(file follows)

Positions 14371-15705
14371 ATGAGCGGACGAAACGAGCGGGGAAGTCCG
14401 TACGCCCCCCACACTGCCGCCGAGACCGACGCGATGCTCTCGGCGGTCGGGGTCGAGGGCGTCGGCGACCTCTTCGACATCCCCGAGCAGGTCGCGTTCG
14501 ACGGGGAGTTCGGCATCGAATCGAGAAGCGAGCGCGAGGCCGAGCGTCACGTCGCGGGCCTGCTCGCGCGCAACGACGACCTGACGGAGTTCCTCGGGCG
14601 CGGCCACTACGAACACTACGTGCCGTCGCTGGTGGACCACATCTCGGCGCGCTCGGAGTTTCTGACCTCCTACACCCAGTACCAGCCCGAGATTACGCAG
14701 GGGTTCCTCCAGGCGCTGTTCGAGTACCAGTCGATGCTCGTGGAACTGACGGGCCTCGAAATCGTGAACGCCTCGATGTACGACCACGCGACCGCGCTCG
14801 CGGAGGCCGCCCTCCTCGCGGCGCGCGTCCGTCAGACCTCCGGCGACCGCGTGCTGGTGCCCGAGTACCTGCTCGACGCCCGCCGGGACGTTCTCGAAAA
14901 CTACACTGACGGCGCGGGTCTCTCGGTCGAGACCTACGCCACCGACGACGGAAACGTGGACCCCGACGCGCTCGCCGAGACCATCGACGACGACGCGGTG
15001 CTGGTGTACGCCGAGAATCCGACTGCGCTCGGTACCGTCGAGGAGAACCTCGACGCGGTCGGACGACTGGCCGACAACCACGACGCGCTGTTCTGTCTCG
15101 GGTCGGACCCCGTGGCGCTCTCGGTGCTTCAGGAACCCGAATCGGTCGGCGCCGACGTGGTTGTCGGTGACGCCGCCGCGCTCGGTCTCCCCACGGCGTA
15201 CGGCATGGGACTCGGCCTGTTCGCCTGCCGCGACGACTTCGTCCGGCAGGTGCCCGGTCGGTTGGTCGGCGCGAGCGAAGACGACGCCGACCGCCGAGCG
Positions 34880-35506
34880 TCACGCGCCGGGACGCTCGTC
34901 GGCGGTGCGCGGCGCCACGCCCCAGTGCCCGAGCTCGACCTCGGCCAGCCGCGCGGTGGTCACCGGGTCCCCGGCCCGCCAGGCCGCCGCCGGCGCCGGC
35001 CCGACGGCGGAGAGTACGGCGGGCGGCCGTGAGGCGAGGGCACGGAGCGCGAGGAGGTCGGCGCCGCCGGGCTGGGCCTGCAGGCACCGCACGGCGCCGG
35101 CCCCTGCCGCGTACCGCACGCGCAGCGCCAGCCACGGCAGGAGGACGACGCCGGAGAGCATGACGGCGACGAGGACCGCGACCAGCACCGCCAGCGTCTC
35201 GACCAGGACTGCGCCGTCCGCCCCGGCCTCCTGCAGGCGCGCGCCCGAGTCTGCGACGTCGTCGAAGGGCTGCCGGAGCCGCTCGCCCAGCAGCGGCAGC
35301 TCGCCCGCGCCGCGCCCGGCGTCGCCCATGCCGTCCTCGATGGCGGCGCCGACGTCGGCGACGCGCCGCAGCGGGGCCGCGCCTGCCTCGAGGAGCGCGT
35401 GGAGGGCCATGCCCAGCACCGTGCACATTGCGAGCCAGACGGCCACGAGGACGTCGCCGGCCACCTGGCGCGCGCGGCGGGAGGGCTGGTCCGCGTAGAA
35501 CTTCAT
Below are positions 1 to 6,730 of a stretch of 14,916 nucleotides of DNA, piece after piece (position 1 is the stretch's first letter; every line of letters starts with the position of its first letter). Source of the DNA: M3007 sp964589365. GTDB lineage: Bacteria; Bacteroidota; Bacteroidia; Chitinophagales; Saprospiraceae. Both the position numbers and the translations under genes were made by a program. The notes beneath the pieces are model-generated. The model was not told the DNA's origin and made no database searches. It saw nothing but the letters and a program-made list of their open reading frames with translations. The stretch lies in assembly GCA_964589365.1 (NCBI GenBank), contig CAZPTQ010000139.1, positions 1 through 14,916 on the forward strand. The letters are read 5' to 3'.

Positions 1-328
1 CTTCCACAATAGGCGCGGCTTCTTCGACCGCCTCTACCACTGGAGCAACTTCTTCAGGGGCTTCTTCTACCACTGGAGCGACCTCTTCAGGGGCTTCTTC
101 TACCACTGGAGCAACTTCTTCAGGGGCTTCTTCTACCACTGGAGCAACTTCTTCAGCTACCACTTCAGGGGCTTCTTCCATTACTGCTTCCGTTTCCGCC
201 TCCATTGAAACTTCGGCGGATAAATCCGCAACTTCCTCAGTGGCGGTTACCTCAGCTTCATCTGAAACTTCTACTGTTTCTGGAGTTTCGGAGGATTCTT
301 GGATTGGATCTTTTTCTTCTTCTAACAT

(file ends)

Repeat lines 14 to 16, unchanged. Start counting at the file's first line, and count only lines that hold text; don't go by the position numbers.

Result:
34901 GGCGGTGCGCGGCGCCACGCCCCAGTGCCCGAGCTCGACCTCGGCCAGCCGCGCGGTGGTCACCGGGTCCCCGGCCCGCCAGGCCGCCGCCGGCGCCGGC
35001 CCGACGGCGGAGAGTACGGCGGGCGGCCGTGAGGCGAGGGCACGGAGCGCGAGGAGGTCGGCGCCGCCGGGCTGGGCCTGCAGGCACCGCACGGCGCCGG
35101 CCCCTGCCGCGTACCGCACGCGCAGCGCCAGCCACGGCAGGAGGACGACGCCGGAGAGCATGACGGCGACGAGGACCGCGACCAGCACCGCCAGCGTCTC